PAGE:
UK floods: what happens now

We’ve been saddened to see the impact of the terrible floods that have plagued so many regions of the UK over the last month, and our sympathies go out to all those affected. While the waters have now receded in many areas, the effects of the inundation will in many cases be long-lived and costly.

The rebuilding process is now underway and whilst the immediate focus is obviously to make homes habitable once more, where the property has been rented out, it’s also worth bearing in mind how the floods may affect the tenancy agreement.

How badly a property has been damaged can affect the tenancy and, of course, the tenancy deposit. If it’s still generally habitable, and can be repaired with the tenant in situ, then it should be in the mutual interest of the landlord and tenant to work together to limit damage and get the house back in order quickly. Whilst tenants shouldn’t be liable for any damage to the property or contents caused by the floods, they do have a responsibility to allow reasonable access for the landlord or contractors to carry out any work required. It’s vital for affected landlords and tenants to maintain good communication with each other during this period to make sure repairs are completed as soon as possible.

It may be that the property is so severely damaged, that it’s uninhabitable, requiring the tenant to move out whilst repairs are completed. In this situation, the tenant is not usually expected to pay rent for the period they’re unable to live there. In certain cases, the tenant may even be entitled to terminate the tenancy immediately, and agreements often contain some sort of provision in this regard. Again, it’s important for landlords and tenants to discuss the situation and agree a course of action together.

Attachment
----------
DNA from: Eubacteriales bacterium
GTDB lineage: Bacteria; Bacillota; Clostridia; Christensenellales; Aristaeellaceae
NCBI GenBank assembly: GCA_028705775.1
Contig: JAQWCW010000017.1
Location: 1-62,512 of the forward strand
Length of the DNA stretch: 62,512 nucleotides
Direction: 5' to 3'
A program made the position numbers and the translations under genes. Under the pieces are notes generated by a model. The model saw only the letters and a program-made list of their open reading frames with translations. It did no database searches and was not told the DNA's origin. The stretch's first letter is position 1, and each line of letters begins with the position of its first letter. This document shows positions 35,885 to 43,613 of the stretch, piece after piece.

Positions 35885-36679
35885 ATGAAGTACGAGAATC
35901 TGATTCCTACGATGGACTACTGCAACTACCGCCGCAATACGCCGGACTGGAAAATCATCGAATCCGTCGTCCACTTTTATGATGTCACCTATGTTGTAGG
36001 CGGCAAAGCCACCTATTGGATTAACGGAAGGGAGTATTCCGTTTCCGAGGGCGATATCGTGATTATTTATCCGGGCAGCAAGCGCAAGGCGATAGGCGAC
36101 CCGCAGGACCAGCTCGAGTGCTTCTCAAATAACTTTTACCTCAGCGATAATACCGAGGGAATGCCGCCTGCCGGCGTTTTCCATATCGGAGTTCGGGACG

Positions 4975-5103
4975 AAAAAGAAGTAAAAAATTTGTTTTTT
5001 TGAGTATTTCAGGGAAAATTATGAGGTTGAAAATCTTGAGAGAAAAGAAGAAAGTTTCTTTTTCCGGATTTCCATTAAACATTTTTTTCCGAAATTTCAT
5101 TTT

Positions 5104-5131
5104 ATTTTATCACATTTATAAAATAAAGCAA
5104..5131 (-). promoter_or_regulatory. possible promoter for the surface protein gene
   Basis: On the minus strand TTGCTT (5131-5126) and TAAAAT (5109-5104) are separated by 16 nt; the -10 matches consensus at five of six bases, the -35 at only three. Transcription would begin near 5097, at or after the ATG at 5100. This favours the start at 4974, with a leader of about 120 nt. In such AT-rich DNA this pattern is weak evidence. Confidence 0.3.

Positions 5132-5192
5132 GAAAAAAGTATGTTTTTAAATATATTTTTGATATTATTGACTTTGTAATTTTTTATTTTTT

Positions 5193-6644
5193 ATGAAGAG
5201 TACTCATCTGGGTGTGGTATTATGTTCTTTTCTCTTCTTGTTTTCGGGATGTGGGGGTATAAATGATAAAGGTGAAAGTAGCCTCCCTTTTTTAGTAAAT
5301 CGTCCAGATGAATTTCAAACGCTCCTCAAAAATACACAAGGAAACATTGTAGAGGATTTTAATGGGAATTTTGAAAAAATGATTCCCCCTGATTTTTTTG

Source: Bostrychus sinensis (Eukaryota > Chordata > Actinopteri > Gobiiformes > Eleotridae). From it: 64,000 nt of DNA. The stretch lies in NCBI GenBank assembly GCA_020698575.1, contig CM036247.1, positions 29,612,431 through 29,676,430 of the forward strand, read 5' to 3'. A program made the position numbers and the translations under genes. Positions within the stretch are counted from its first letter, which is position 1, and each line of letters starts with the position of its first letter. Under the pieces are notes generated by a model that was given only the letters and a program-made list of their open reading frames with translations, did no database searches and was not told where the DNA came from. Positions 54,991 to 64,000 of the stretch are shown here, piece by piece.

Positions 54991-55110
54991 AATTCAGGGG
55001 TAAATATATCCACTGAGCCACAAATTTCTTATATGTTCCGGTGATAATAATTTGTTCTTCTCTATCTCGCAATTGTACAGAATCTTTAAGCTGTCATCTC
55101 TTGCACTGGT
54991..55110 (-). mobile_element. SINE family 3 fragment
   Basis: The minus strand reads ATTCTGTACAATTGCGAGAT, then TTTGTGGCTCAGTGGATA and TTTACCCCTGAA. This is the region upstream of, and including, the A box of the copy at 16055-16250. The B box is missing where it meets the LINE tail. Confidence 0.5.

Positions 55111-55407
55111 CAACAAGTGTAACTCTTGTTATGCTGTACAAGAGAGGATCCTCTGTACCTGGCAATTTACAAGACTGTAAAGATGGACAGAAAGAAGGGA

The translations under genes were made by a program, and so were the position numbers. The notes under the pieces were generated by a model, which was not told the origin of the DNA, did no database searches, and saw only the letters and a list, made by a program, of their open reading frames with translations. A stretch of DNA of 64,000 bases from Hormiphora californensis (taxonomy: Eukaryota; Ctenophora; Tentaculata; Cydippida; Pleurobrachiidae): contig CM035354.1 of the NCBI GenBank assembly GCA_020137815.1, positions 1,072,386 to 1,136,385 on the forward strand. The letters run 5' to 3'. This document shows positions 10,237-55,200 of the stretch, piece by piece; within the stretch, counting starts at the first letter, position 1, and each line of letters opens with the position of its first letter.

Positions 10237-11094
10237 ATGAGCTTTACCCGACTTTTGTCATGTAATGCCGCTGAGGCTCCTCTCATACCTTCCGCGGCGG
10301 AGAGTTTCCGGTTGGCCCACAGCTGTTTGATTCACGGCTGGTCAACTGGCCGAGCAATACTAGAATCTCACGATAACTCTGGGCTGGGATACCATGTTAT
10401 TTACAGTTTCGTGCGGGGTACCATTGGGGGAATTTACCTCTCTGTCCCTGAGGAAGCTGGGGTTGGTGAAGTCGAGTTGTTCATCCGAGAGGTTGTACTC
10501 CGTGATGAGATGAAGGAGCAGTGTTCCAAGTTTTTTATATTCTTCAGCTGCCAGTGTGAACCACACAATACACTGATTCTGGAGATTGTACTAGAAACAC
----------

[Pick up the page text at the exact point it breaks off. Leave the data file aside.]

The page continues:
If the tenancy does continue after the repairs are complete, we recommend a new inventory is prepared, documenting the condition of the repaired property and any furnishings that have been removed or replaced. The new inventory should detail the extent and quality of the repairs and replacements, along with documentation such as receipts, or insurance claims. An updated inventory benefits both landlord and tenant with a clear and agreed record of all mid-tenancy changes, and reduces the likelihood of disputes arising when the tenancy comes to an end. For guidance on how to create a strong inventory, you can find our top 10 tips here.

Our thoughts go out to all affected by the floods.

The DPS team